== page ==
Weekly Review — January 16, 2001, 12:00 am

Weekly Review

Liberal political groups were attempting to rally SenateDemocrats to oppose the nomination of John Ashcroft to be attorney general of the United States, though few seriously believed that members of the Democrat Party were brave or principled enough to do what it would take to defeat the right-wing Christian extremist.Afghanistan’s chief mullah decreed that encouraging a Muslim to convert to Christianity was a capital crime; Mullah Muhammad Omar also let it be known that selling any kind of anti-Islamic literature would be punished by five years in prison.An Iranian court sentenced several people, including a prominent journalist, to long prison terms for attending a conference in Germany that was deemed “un-Islamic” because a bare-armed woman danced there and a male protestor took off his clothes.Israel’s chief rabbis declared that Jewish law prohibits giving up sovereignty over the Temple Mount; the Islamic mufti of Jerusalem said much the same thing: non-Muslims, he said, are forbidden to control even “its depths, no matter how far down, and the space above it, now matter how high up.”Ronald ReaganChile’s former dictator General Augusto Pinochet changed his mind and decided to undergo psychological examinations to determine whether he was fit to stand trial.There was a coup attempt in the Ivory Coast.British prime minister Tony Blair got hit with a tomato by a protestor upset about the continued sanctions on Iraq, which was bombed again by the United States and Britain.Leaders of the Jewish Reform movement recommended that parents remove their children from the Boy Scouts because the Scouts continue to insist on banning homosexuals??this despite the traditional schoolyard opinion that Boy Scouts are somehow inherently gay.A new poll showed that most Americans think religion is good.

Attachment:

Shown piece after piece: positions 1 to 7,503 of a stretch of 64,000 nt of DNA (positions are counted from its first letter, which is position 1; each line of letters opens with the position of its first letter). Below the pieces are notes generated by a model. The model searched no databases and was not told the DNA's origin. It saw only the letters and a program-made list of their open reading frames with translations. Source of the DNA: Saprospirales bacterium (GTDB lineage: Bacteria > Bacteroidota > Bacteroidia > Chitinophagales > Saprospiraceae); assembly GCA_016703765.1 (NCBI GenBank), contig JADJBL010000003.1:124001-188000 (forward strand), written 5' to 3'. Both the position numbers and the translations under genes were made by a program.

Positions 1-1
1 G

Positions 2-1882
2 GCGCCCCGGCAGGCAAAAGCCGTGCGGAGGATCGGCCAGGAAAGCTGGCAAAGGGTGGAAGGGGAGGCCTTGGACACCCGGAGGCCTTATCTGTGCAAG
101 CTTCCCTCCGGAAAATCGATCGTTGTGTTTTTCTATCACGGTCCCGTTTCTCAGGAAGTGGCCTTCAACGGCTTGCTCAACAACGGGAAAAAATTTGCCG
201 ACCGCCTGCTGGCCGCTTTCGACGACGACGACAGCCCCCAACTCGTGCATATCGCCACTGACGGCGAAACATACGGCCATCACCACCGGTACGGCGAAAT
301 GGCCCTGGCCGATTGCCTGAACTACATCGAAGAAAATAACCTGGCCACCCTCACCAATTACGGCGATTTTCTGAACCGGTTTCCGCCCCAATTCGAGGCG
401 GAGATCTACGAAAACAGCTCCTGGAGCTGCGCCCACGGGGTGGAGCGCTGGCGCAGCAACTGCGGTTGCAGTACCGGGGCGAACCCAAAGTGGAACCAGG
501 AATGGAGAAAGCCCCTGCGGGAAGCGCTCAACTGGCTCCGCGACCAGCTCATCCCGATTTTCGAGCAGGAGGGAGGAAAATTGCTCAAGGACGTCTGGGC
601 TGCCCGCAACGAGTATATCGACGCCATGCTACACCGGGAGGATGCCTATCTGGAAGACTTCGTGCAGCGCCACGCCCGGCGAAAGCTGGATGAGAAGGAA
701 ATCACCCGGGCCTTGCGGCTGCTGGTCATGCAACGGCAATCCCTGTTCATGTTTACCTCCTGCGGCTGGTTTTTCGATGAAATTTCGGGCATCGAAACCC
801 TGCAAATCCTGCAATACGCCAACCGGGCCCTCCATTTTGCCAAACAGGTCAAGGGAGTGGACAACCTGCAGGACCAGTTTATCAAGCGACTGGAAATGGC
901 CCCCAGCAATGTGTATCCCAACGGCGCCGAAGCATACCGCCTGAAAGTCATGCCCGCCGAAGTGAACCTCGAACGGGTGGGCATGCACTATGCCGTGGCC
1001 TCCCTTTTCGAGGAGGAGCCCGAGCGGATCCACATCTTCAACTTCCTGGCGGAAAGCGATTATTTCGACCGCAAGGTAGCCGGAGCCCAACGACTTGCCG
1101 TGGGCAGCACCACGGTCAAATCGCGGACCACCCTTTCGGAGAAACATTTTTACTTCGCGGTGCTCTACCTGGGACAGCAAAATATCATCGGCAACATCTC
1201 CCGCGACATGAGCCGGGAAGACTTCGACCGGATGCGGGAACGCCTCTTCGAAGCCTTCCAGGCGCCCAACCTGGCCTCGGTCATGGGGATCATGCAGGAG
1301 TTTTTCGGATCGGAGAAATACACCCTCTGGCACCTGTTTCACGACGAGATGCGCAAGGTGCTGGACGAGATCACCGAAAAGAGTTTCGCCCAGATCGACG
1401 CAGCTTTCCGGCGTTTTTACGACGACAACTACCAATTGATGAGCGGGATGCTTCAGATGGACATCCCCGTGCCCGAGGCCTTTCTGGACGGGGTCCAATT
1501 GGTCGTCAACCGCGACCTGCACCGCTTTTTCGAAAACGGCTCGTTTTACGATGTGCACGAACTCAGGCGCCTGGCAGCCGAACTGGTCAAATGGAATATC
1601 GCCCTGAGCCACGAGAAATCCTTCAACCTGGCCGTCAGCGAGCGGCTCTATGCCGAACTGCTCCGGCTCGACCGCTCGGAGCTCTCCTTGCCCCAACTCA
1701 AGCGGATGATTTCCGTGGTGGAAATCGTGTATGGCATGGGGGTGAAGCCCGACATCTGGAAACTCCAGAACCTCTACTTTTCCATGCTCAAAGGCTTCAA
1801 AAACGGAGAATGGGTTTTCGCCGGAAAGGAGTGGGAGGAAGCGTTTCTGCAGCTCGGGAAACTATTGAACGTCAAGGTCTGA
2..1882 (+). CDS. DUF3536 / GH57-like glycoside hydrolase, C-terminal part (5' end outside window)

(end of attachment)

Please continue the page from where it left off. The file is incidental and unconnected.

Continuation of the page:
Millions of Hindus jumped into the Ganges River to wash away their sins; 65 million were expected to do so during the 43-day festival of Kumbh Mela.Mississippi’s House of Representatives voted to hold a referendum on whether to remove the symbol of the Confederacy from its flag.Former Louisiana governor Edwin Edwards was sentenced to ten years in federal prison for extortion; he is 73 years old.Turkey announced that it had killed 23,000 separatist Kurds in the last 15 years and threatened to get even with France if its parliament passed a bill recognizing the Turkish genocide of Armenians. The U.S. Congress almost passed a similar bill last year.An ecoterrorist group called the Earth Liberation Front burned down three houses on Long Island; the arsonists spray-painted “ELF” and “If you build it we will burn it” and other slogans on a nearby house.The U.S. Army began a new marketing campaign aimed at alienated losers.A naked man was walking around the Bronx stabbing people with a large pair of scissors.New York mayor Rudolph Giuliani’s mistress was placed under police guard after a man threatened her on the street.Officials at Millstone nuclear power plant in Waterford, Connecticut, acknowledged that two uranium fuel rods had been missing for twenty years, a fact that was noticed only two months ago.Governor Gray Davis of California threatened to take over power plants if necessary to get the state’s electric supply under control; he said that energyderegulation was “a colossal and dangerous failure.”